Loved the Beatles all my life (and I'm 50), but it's long overdue to put "Sgt. Pepper" into perspective. No question that when it was released in '67, there was nothing else like it from any popular artist around (meaning the 13th Floor Elevators who maybe 13 people heard of don't count.) Since getting high (weed and acid) was just becoming popular with college kids and even down into high school, it was the first POPULAR music that sounded even better when high. Listening to music with headphones was also just starting to catch on, and because this was the first POPULAR record that had such unique production (such as the farm animal sounds following "Good Morning Good Morning") it sounded even greater on headphones. I know, old hat now, but again the first popular headphone album. What about the production from today's perspective? Bob Dylan says that he didn't like Sgt. Pepper when it first came out, because even though "it had some good songs, the overproduction ruined it." Didn't agree back then, today I do. They talk of "Let it Be Naked" as stripped down, I wouldn't mind hearing some of these tracks on Pepper stripped down. Not all these songs hold up 35+ years later. The best, of course, is "A Day in the Life" which is still maybe one of the top 3 Lennon-McCartney collaborations ever. And listening to "Good Morning" on the Anthology CD without the backing vocals and everything sounds much better as a song than the Pepper version. "Strawberry Fields Forever" and "I Am the Walrus" should have both been included here to have made it a stronger album, while "Benefit of Mr. Kite," and sorry George "Within You Without You" could have been scrapped. (Always thought that "All Too Much", "The Inner Light" and "Old Brown Shoe" were better George Harrison tracks that were never included on major Beatle releases.) I guess the psychedelic feel dates the album today (Dylan never put out a psychedelic album) to the same extent as "Satanic Majesties Request" sounds dated today. And it's too bad because there are some great songs here, which may have been better recorded by the Beatles in 1969 instead of 1967. I guess I just feel that the White Album and Rubber Soul are the two best albums that hold up today, and Sgt. Pepper (while revolutionary at the time) doesn't quite cut it today.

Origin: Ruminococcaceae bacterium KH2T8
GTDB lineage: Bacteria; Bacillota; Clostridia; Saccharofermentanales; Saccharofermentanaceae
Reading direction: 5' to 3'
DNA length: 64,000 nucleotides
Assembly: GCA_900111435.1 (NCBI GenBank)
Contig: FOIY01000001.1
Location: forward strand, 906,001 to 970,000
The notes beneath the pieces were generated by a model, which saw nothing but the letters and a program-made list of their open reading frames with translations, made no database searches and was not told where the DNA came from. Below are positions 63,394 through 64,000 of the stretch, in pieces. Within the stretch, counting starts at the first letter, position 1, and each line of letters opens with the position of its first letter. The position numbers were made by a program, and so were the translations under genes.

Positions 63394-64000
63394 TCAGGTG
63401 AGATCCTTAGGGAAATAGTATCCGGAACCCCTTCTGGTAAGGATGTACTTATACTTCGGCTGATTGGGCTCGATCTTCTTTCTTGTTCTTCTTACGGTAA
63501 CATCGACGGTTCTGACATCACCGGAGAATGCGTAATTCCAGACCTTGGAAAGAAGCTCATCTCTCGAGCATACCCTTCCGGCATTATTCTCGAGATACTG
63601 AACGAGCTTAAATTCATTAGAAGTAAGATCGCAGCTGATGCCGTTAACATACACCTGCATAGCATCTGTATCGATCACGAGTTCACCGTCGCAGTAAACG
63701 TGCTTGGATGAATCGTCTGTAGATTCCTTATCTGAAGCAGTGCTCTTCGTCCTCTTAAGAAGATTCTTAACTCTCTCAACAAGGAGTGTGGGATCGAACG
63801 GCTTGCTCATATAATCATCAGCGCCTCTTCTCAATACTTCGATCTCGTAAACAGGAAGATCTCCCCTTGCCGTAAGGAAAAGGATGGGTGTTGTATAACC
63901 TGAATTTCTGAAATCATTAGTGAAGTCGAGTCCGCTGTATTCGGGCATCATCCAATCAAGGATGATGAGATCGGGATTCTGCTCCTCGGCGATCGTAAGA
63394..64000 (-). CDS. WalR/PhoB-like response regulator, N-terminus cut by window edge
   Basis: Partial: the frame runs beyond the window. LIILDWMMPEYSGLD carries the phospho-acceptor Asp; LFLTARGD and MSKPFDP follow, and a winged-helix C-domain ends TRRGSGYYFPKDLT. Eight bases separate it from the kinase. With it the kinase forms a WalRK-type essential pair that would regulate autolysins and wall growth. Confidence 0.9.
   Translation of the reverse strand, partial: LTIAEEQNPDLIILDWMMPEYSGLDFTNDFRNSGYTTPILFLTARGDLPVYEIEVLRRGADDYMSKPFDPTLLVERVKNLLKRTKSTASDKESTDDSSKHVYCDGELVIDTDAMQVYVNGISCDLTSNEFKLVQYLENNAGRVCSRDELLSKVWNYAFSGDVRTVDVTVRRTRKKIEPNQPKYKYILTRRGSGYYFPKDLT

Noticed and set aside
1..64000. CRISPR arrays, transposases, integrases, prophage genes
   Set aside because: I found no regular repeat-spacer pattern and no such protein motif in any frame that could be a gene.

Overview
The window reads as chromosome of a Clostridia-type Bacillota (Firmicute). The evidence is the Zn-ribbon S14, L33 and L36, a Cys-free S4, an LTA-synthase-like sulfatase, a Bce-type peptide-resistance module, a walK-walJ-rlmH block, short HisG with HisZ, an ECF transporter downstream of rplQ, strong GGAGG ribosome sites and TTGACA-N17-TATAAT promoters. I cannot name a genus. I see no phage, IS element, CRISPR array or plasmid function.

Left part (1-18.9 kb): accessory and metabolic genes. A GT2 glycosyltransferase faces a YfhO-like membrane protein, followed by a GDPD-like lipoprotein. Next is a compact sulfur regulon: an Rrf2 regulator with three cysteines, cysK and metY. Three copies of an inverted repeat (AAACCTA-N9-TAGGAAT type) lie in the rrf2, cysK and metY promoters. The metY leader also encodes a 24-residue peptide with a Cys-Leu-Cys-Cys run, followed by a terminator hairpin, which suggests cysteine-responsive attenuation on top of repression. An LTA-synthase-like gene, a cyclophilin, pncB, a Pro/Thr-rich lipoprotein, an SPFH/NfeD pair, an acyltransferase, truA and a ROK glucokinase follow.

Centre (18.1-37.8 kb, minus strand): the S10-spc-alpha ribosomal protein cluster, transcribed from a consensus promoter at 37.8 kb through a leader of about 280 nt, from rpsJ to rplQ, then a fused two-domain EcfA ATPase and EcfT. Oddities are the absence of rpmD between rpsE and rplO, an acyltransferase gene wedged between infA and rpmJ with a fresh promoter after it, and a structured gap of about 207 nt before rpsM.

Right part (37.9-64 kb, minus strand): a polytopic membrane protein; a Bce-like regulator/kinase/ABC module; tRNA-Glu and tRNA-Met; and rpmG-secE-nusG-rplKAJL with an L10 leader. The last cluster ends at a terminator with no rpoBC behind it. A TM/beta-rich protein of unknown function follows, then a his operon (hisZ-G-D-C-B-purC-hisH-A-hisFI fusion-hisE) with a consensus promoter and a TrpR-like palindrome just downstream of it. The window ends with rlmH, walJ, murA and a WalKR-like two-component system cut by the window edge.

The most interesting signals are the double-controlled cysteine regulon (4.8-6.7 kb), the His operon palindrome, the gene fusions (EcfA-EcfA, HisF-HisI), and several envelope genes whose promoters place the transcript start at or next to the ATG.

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on October 31, 2003